Oncophage® Cancer Vaccine Shows Promise Against Glioblastoma
Among patients with recurrent or progressive, high-grade glioblastoma, treatment with the investigational Oncophage® (vitespen) cancer vaccine may improve survival. Preliminary results from a Phase II clinical trial were presented at the 2009 Joint Meeting of the Society for Neuro-Oncology (SNO) and the American Association of Neurological Surgeons (AANS)/CNS section on tumors.
Primary brain cancer is cancer that originates in the brain. Glioblastoma is one of the most common and fatal types of primary brain cancer. It develops from the glial cells, which are the most abundant cells in the nervous system. Glial cells provide supportive functions that facilitate the work of neurons (cells that transmit impulses between the brain, spinal column, and nerves).
Even with the most aggressive treatment available, many patients with glioblastoma will survive less than one year after diagnosis. As a result, researchers continue to evaluate new and innovative treatment strategies.
Oncophage is an investigational anticancer vaccine that is derived from the patient’s own tumor. The vaccine is intended to prompt the body’s immune system to respond to the cancer cells without affecting healthy cells.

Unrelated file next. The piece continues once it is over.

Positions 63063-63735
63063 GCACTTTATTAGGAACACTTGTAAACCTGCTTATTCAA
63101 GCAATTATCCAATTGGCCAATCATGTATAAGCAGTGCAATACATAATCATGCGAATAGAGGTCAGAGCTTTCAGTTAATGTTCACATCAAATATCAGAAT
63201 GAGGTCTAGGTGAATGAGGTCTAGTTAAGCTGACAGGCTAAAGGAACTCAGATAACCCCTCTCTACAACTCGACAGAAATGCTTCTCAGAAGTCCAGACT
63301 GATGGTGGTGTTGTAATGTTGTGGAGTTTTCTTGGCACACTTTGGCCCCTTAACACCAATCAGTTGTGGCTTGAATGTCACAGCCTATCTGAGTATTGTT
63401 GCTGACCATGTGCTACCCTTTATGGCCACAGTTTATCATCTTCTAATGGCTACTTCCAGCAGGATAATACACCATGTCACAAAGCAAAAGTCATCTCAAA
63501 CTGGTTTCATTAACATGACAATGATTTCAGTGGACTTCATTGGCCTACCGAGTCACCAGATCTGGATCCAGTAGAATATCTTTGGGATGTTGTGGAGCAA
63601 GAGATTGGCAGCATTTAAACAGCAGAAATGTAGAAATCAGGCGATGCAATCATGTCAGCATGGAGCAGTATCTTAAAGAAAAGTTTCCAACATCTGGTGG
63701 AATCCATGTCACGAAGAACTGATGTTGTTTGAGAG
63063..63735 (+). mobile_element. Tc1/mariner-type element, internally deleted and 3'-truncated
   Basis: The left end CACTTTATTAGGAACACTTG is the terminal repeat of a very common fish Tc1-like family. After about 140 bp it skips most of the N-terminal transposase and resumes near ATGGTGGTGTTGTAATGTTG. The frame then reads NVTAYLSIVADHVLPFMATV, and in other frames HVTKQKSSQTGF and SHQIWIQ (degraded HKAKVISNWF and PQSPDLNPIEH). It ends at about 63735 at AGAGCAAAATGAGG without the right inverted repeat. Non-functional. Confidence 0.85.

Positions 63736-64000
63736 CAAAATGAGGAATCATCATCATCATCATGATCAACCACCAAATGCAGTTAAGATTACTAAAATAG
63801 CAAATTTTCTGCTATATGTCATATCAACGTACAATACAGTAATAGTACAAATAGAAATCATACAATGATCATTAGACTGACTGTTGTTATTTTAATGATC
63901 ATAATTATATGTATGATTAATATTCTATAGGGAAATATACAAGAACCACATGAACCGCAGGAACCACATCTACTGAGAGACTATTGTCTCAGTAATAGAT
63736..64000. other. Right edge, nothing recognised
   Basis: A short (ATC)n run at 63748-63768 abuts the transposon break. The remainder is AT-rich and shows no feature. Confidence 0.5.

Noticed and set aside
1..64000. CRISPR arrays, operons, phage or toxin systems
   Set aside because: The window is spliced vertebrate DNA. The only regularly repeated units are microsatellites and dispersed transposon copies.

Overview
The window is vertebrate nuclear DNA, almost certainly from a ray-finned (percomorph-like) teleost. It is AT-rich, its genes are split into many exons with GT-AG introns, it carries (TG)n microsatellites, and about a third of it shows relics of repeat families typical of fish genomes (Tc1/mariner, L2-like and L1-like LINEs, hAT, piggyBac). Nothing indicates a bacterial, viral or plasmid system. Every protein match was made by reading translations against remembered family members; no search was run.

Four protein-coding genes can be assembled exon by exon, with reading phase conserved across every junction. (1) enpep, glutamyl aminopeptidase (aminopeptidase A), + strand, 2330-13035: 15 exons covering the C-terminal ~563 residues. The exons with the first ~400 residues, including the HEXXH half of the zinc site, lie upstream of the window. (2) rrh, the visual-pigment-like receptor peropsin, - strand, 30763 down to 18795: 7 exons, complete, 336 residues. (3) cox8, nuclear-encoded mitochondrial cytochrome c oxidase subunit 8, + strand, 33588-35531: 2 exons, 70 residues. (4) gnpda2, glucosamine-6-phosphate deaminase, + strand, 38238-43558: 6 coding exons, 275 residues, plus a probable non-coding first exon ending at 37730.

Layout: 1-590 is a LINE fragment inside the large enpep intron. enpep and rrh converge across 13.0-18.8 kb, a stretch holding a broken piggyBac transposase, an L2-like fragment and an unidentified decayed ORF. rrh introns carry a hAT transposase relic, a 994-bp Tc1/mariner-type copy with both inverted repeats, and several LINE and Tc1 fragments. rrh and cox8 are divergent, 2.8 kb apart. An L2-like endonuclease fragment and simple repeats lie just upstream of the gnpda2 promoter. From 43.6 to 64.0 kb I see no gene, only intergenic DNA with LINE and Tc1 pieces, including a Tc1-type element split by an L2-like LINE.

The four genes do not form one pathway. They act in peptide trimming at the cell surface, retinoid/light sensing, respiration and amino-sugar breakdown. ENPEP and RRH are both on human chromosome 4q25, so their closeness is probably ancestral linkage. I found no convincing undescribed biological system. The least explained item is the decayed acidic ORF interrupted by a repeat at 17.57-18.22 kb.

The safety and efficacy of Oncophage for the treatment of recurrent or progressive, high-grade glioblastoma is being evaluated in a Phase II clinical trial. Although the study is ongoing, preliminary results were presented at the 2009 Joint Meeting of SNO and AANS/CNS.
- In the first 20 patients treated with Oncophage, median survival was 10.1 months. Thirty percent of patients have survived for one year or longer.
Although the Phase II trial is not complete, preliminary results suggest that Oncophage may be a promising treatment approach for patients with recurrent or progressive glioblastoma.
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